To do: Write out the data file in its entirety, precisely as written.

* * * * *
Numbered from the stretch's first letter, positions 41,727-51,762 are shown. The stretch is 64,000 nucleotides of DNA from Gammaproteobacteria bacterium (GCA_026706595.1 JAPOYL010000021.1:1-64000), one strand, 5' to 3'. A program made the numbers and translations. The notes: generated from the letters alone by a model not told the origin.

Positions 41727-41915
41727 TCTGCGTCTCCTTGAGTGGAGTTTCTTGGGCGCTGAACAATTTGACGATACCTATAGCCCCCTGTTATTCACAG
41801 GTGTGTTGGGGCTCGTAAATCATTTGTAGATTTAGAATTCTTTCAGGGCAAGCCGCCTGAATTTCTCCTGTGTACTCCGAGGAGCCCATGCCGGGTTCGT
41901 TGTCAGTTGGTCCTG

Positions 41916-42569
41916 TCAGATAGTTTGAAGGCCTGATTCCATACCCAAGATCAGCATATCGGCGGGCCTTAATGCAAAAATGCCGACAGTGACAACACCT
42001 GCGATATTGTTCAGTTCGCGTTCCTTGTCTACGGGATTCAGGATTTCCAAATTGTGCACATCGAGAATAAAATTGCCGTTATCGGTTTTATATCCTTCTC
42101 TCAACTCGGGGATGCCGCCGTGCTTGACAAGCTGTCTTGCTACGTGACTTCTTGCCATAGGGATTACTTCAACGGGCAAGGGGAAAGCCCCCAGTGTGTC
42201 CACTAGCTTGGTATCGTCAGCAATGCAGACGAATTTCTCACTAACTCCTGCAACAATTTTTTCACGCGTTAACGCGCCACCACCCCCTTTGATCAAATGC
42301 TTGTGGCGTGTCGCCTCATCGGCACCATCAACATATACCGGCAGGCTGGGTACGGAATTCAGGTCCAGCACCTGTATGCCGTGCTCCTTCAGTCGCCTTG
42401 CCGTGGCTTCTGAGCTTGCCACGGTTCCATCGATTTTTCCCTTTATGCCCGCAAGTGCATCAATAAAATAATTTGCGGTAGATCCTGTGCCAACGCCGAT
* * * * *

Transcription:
Numbered from the stretch's first letter, positions 41,727-51,762 are shown. The stretch is 64,000 nucleotides of DNA from Gammaproteobacteria bacterium (GCA_026706595.1 JAPOYL010000021.1:1-64000), one strand, 5' to 3'. A program made the numbers and translations. The notes: generated from the letters alone by a model not told the origin.

Positions 41727-41915
41727 TCTGCGTCTCCTTGAGTGGAGTTTCTTGGGCGCTGAACAATTTGACGATACCTATAGCCCCCTGTTATTCACAG
41801 GTGTGTTGGGGCTCGTAAATCATTTGTAGATTTAGAATTCTTTCAGGGCAAGCCGCCTGAATTTCTCCTGTGTACTCCGAGGAGCCCATGCCGGGTTCGT
41901 TGTCAGTTGGTCCTG

Positions 41916-42569
41916 TCAGATAGTTTGAAGGCCTGATTCCATACCCAAGATCAGCATATCGGCGGGCCTTAATGCAAAAATGCCGACAGTGACAACACCT
42001 GCGATATTGTTCAGTTCGCGTTCCTTGTCTACGGGATTCAGGATTTCCAAATTGTGCACATCGAGAATAAAATTGCCGTTATCGGTTTTATATCCTTCTC
42101 TCAACTCGGGGATGCCGCCGTGCTTGACAAGCTGTCTTGCTACGTGACTTCTTGCCATAGGGATTACTTCAACGGGCAAGGGGAAAGCCCCCAGTGTGTC
42201 CACTAGCTTGGTATCGTCAGCAATGCAGACGAATTTCTCACTAACTCCTGCAACAATTTTTTCACGCGTTAACGCGCCACCACCCCCTTTGATCAAATGC
42301 TTGTGGCGTGTCGCCTCATCGGCACCATCAACATATACCGGCAGGCTGGGTACGGAATTCAGGTCCAGCACCTGTATGCCGTGCTCCTTCAGTCGCCTTG
42401 CCGTGGCTTCTGAGCTTGCCACGGTTCCATCGATTTTTCCCTTTATGCCCGCAAGTGCATCAATAAAATAATTTGCGGTAGATCCTGTGCCAACGCCGAT